If you saw last week’s post, you’ll know that I’m blogging my journey with Kindle Scout, a new publishing imprint owned by Amazon.  I’m two weeks into the publication process with Beauty’s Songbook now, and I have a final cover, a book description, and a semi-complete manuscript.


What I’ve learned about Kindle Scout in the past week:

  • Kindle Scout does NOT buy your paperback rights.  That means you can create your own paperback copy (usually done through CreateSpace) to sell or give away to your fans.  Some KS authors have recently managed to sell their paperback rights to small presses, which doubles your reach!


  • Kindle Scout DOES own your audio rights, though only for two years.  No KS titles have yet been turned into audiobooks, but the publishers are starting to investigate this option.  The first KS titles were only published a year ago, so the publishing team still has another year to get moving with the audio versions!  If they do get around to making audiobooks, this is a big deal for authors, as audio recordings are expensive to create or commission on your own.


  • Though you can’t decide when your book goes on promotion, Kindle Scout will let you know when the price will be dropped and for what period of time.  That way you can go all-out with scheduling 99-cent promotions.  It’s smart to ask what promotions they already have lined up, though, as the publishers have frequently scored BookBub or other high-performing promotions for their authors.


  • As it’s owned by Amazon, Kindle Scout has a HUGE amount of power to promote titles.  One KS author whose book was recently included in Amazon’s “99 romances for 99 cents” promotion reached #54 in the ENTIRE KINDLE STORE.


Where I’m at in the process:

  • First, I finished revising Beauty’s Songbook, which included changing a large detail at the end that I hadn’t realized needed work.  Then I submitted the more-or-less “final” draft of the novel.


  • I re-wrote the book description for the Amazon page, following the advice of a very responsive member of the Kindle Scout team.  The submissions page had a 500-character description limit, but since my full description (including introductions to the five main characters) didn’t fit in the box, I emailed the team and was given the go-ahead to use the full-length description.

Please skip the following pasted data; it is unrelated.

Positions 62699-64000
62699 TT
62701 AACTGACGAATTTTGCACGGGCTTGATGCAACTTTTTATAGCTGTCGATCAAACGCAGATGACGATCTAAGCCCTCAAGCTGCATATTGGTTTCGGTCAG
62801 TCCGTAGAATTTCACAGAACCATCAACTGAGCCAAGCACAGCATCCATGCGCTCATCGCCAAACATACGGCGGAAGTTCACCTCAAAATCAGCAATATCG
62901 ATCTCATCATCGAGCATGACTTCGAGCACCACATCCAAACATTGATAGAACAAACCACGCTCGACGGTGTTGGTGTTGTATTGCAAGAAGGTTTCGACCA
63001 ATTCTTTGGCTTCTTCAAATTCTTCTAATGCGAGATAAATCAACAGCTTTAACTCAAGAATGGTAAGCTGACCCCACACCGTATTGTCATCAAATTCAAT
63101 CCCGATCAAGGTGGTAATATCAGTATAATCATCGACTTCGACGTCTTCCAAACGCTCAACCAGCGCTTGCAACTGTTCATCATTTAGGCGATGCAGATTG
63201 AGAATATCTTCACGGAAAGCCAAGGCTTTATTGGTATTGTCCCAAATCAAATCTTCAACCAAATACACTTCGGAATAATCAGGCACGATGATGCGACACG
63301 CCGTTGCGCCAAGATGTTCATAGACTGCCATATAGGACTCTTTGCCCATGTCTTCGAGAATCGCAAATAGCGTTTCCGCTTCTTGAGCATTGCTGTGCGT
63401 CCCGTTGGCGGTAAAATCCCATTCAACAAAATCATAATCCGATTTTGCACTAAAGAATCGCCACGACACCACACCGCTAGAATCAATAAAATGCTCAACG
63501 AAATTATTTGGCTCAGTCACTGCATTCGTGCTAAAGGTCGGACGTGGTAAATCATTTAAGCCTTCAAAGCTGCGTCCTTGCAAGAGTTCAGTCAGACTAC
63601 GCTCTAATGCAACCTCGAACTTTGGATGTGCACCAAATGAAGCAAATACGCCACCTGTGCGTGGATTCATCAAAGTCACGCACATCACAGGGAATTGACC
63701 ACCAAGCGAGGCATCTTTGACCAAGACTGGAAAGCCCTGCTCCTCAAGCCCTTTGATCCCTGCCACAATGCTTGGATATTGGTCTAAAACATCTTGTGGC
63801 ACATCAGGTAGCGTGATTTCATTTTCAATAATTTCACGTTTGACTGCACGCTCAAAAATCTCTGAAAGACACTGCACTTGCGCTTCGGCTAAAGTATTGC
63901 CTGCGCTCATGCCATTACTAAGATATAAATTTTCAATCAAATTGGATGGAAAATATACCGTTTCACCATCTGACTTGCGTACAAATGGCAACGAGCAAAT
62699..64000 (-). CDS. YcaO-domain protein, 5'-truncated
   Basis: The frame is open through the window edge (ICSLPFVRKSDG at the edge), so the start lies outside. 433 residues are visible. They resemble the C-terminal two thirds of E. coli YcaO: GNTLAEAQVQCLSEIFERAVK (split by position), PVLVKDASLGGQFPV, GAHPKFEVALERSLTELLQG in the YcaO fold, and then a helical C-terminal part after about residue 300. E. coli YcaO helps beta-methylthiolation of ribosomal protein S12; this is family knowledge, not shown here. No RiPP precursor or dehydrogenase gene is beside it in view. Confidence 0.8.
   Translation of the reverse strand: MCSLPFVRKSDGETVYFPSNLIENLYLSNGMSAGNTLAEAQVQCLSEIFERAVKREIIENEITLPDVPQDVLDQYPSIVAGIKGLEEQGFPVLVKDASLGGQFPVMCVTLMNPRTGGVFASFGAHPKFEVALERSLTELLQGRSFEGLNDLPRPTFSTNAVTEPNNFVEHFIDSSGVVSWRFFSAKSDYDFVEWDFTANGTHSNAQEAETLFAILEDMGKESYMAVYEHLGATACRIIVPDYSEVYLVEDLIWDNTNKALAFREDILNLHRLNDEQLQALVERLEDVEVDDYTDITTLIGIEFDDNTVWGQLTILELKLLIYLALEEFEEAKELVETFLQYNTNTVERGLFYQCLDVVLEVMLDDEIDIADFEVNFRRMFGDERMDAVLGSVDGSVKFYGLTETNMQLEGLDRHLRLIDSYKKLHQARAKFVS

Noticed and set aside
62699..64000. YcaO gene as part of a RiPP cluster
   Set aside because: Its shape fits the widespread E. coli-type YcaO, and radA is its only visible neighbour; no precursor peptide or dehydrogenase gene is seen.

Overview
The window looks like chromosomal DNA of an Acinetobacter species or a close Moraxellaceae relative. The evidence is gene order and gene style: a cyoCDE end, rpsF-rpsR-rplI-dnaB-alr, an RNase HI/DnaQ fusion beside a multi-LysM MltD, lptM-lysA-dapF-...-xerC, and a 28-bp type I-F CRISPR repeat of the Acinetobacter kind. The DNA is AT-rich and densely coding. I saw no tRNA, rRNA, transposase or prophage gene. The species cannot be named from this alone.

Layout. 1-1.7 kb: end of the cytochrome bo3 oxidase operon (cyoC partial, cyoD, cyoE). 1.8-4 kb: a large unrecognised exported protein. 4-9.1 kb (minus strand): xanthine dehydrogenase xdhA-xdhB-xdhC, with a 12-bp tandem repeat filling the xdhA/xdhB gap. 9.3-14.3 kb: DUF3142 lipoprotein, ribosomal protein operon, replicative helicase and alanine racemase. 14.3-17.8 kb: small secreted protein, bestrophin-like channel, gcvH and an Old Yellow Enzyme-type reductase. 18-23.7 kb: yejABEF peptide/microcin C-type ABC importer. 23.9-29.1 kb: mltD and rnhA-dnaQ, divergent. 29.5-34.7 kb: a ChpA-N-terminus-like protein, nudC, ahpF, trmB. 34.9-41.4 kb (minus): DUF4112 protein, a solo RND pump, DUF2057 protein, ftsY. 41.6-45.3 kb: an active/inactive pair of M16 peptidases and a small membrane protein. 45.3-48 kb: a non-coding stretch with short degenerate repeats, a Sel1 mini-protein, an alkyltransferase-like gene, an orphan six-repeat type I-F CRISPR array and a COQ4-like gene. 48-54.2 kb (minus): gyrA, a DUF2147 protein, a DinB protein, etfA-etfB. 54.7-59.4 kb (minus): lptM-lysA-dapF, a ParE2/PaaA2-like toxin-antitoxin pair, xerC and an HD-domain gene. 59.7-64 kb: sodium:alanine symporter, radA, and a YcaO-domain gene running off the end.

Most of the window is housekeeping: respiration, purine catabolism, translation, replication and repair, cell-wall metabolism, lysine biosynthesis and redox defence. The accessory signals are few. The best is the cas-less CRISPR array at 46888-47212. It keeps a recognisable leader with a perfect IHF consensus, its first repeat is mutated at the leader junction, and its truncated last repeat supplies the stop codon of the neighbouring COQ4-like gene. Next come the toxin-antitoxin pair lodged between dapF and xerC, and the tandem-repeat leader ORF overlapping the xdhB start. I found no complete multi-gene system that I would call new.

• I added my bank details to their payment page, which looks a lot like setting up your account to receive royalties through the normal Kindle sales platform.


  • Finally, Kindle Scout announced that my manuscript is currently being edited by someone from Kirkus.  No, getting edited by someone from Kirkus does not mean you’ll receive a Kirkus review, but it’s still exciting to work with such a prestigious power in the literary world!  This round of edits will be more of an overall pass-through, with comments written in Microsoft Track Changes, though we’ll be paired with copyeditors later if our manuscripts need a bit more fine-tuning.


That’s all for now!  I’ll hear back from Kirkus with any suggested edits by March 25th, at which point I can decide which changes to take or leave.  After that, I’ll learn my launch date.  The book will be up for pre-order for two weeks, during which time I’ll try to gather a launch team and get as many reviews up as possible!


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